In Jewish thought, the Sabbath is like an honored royal guest that comes to visit us each week. When the Sabbath leaves, it would be inappropriate to dive eagerly into our weekday cares. On Saturday night after the Sabbath is over we give it a proper farewell party called Melaveh Malkah, which means “escorting the queen.” This practice is laden with magnificent messianic symbolism. Acts 20 indicates that something similar to Melaveh Malkah may have been practiced by the Apostles and the earliest Messianic Jewish community.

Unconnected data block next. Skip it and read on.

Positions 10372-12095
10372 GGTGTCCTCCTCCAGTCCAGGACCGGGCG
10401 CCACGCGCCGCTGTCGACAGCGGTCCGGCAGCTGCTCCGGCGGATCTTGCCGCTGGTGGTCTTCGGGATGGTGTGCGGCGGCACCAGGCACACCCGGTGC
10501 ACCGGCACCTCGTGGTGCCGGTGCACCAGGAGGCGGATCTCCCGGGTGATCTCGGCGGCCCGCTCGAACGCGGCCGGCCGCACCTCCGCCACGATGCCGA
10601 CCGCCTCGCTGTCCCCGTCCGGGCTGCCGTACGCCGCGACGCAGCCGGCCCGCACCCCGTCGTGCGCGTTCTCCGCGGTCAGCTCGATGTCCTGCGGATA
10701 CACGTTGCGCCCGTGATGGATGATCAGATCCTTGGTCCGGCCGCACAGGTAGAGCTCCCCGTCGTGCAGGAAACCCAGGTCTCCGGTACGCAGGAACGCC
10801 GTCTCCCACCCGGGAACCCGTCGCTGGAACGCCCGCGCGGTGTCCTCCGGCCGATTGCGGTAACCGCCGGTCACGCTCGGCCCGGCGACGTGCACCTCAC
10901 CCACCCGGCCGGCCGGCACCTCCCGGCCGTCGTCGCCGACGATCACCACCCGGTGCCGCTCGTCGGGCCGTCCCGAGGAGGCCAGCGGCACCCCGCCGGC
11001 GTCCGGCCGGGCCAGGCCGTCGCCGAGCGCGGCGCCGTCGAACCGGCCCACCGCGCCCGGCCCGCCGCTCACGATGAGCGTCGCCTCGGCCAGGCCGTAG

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There is no commandment in the Torah to light candles just before the Sabbath, and yet it is one of the most universal and beloved of our Jewish traditions. On a practical level, the candles enhance the joy and honor of the Sabbath by providing light and beauty.
A Hebrew / English Translation of the Gospels
The Delitzsch Hebrew Gospels is perhaps the best entry point to seeing, learning, and understanding the Gospels from a Jewish matrix. It was designed to give students of the Gospels an opportunity to study the words and teachings of Yeshua of Netzeret in their historical context.